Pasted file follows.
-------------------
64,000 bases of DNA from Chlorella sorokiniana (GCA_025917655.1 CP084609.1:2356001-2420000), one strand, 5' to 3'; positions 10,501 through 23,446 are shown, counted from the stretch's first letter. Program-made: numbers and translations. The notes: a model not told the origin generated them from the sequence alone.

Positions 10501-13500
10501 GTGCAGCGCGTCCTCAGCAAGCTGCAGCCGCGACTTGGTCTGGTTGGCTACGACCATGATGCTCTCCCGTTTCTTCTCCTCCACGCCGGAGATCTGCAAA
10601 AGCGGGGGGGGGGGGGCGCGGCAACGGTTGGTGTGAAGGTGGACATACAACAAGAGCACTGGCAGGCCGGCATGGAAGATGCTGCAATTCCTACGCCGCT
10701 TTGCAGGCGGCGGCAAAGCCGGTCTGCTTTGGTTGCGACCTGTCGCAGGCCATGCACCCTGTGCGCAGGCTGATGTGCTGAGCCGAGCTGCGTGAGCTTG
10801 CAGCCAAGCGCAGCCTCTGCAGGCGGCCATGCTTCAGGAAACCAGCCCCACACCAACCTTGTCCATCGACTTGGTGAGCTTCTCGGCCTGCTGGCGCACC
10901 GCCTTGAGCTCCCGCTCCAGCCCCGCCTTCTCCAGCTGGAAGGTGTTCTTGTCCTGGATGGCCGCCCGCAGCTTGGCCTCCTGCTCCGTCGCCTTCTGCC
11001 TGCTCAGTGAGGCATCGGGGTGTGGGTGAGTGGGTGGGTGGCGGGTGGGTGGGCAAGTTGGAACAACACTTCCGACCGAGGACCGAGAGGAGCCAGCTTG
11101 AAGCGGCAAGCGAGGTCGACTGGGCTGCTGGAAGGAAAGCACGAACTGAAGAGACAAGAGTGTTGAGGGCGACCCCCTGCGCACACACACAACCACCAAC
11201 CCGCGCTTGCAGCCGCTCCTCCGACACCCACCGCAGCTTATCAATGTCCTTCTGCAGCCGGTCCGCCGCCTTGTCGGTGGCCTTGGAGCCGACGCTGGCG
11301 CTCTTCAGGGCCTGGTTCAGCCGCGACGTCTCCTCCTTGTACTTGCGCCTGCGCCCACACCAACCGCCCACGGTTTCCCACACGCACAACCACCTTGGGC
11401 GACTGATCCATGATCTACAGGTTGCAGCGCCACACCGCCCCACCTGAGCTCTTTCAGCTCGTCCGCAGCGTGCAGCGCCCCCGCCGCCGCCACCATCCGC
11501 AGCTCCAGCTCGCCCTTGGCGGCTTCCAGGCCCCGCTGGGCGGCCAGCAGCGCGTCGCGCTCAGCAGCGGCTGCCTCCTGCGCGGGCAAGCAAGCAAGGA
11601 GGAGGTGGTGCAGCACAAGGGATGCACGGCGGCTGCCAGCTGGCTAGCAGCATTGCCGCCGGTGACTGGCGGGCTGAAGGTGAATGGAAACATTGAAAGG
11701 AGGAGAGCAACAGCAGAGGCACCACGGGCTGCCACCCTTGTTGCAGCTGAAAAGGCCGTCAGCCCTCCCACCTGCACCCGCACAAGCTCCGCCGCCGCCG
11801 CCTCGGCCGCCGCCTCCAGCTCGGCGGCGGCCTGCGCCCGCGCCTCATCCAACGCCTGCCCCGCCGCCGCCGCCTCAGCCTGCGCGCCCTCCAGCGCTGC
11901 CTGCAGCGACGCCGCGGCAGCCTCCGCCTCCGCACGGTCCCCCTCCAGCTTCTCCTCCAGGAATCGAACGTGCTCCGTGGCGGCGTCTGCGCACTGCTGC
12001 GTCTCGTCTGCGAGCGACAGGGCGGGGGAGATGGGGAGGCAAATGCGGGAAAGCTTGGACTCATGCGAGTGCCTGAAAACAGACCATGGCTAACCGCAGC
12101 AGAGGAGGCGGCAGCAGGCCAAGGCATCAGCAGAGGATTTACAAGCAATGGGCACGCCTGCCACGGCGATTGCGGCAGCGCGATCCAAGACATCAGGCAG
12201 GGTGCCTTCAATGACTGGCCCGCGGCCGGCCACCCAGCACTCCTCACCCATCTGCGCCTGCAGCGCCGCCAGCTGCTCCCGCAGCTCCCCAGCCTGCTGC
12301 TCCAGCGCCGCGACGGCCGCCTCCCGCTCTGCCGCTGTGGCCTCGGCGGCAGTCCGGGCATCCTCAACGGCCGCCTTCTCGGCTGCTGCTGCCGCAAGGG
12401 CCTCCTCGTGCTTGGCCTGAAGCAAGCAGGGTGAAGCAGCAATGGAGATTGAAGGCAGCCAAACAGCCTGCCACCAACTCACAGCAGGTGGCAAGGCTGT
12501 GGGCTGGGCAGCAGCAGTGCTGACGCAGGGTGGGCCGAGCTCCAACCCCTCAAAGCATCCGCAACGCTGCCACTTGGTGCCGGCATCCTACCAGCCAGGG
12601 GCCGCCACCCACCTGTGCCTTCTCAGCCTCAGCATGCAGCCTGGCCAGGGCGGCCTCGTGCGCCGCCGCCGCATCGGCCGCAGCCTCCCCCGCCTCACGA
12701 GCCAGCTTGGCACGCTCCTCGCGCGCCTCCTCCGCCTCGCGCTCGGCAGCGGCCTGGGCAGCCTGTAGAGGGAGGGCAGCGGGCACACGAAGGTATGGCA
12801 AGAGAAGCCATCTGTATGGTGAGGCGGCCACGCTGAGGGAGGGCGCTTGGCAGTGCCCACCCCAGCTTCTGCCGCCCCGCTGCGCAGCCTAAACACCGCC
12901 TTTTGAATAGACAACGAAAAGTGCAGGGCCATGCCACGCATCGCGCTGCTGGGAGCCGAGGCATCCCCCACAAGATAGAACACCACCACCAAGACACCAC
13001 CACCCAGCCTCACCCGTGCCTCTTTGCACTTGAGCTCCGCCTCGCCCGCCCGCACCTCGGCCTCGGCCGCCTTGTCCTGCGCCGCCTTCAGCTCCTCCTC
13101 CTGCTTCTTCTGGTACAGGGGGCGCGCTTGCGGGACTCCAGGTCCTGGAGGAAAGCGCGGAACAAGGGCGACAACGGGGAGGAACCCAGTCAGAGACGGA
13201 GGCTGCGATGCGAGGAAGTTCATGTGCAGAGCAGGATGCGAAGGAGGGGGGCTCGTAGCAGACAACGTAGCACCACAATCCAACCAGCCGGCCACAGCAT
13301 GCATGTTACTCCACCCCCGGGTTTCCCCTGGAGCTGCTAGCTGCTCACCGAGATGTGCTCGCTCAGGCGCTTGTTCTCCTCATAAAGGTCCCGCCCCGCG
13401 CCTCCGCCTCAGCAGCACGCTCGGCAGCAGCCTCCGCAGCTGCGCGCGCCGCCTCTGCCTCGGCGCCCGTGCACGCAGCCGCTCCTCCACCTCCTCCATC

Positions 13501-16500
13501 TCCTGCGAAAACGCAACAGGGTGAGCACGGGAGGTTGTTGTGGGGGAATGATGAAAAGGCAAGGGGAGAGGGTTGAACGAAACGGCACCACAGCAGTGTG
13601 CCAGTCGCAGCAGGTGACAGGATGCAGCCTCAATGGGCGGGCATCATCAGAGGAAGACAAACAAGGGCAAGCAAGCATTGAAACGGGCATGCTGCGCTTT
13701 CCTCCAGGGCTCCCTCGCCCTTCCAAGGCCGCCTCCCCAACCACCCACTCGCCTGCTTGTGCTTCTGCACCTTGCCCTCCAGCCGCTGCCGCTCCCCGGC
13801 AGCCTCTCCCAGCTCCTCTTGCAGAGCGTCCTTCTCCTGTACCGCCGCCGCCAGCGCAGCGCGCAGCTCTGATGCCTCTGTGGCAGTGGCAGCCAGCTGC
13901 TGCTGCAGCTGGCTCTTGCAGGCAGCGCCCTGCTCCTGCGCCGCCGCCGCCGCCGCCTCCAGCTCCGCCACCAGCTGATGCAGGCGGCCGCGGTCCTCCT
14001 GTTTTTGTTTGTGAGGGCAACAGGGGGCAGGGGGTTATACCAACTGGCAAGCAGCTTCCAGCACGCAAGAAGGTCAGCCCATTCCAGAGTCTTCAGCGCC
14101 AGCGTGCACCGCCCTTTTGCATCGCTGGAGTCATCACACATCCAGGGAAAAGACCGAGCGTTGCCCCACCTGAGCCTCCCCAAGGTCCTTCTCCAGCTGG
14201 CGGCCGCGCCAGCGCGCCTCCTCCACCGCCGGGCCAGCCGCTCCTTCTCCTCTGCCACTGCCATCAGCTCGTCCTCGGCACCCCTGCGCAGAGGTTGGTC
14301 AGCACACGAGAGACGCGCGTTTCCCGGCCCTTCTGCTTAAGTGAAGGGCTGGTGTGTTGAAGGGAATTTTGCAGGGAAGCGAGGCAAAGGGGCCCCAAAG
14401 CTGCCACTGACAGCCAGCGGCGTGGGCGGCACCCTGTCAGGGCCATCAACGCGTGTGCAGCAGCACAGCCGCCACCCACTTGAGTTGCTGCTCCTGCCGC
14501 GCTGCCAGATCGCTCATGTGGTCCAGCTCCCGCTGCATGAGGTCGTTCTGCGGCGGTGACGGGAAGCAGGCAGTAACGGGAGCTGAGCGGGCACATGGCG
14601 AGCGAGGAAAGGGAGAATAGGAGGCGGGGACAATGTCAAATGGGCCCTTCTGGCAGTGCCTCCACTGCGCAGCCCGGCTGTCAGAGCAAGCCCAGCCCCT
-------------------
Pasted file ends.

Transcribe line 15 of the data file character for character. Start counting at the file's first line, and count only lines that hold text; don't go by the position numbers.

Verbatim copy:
11701 AGGAGAGCAACAGCAGAGGCACCACGGGCTGCCACCCTTGTTGCAGCTGAAAAGGCCGTCAGCCCTCCCACCTGCACCCGCACAAGCTCCGCCGCCGCCG